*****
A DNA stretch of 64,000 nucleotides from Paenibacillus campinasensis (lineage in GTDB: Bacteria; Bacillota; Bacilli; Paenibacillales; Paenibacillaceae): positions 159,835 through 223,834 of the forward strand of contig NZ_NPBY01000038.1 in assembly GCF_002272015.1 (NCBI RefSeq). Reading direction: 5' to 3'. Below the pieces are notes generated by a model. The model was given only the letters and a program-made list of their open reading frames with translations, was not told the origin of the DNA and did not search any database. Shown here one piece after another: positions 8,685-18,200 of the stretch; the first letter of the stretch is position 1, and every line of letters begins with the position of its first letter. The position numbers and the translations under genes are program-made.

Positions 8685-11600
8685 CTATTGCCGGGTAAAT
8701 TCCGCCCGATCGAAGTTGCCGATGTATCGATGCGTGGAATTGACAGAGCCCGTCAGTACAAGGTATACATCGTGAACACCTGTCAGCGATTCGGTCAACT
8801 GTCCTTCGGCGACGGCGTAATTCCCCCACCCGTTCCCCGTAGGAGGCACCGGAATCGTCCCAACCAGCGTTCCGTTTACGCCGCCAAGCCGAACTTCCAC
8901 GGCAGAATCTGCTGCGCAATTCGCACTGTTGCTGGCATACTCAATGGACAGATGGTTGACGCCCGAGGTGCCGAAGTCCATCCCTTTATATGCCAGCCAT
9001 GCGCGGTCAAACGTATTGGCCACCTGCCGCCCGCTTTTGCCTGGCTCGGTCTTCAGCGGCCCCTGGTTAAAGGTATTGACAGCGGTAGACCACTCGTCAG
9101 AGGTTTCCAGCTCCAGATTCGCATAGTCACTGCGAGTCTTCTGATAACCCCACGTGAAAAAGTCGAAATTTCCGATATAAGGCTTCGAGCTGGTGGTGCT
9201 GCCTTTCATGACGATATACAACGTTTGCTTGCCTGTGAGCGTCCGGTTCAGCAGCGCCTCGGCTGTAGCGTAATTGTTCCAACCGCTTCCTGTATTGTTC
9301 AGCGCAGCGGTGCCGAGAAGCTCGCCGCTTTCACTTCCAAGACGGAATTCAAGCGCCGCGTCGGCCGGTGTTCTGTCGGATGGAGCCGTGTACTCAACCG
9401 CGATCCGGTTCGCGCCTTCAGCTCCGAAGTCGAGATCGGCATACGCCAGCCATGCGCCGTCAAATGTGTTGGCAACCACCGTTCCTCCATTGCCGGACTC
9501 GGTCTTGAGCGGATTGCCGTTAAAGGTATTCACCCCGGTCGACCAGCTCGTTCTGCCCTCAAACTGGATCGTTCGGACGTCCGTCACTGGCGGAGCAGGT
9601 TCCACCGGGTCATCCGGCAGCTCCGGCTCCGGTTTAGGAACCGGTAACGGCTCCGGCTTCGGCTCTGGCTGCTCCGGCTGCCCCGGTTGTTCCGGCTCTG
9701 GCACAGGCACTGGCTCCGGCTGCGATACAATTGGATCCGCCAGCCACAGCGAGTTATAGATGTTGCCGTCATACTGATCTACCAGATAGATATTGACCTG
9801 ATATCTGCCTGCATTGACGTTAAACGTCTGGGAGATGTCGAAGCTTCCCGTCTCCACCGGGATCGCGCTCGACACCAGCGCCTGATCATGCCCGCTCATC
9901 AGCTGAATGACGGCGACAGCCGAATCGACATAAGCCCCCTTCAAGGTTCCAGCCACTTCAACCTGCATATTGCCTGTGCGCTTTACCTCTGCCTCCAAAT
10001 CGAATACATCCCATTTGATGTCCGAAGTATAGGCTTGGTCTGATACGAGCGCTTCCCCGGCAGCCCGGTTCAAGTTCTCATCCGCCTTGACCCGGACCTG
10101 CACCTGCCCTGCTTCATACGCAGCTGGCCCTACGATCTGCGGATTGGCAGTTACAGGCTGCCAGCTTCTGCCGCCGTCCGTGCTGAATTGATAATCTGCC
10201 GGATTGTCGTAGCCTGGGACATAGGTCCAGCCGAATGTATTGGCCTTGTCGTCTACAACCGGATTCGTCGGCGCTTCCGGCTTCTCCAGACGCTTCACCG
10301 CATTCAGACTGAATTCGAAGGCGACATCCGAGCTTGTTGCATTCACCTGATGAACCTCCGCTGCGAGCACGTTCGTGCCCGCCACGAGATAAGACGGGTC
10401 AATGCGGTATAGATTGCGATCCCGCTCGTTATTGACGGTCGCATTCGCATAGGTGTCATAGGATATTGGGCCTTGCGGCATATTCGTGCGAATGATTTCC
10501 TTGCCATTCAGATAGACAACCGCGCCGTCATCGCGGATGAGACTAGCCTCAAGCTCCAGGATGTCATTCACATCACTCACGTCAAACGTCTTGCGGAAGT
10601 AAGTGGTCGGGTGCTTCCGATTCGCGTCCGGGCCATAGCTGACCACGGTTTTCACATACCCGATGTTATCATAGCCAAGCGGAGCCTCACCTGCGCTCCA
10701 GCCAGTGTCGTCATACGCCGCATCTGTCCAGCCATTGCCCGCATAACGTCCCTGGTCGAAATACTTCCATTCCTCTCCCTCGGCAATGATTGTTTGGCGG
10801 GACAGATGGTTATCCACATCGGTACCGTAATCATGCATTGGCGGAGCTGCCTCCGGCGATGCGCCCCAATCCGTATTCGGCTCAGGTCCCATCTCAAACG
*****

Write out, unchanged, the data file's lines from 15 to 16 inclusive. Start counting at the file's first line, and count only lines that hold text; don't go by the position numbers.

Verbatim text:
9801 ATATCTGCCTGCATTGACGTTAAACGTCTGGGAGATGTCGAAGCTTCCCGTCTCCACCGGGATCGCGCTCGACACCAGCGCCTGATCATGCCCGCTCATC
9901 AGCTGAATGACGGCGACAGCCGAATCGACATAAGCCCCCTTCAAGGTTCCAGCCACTTCAACCTGCATATTGCCTGTGCGCTTTACCTCTGCCTCCAAAT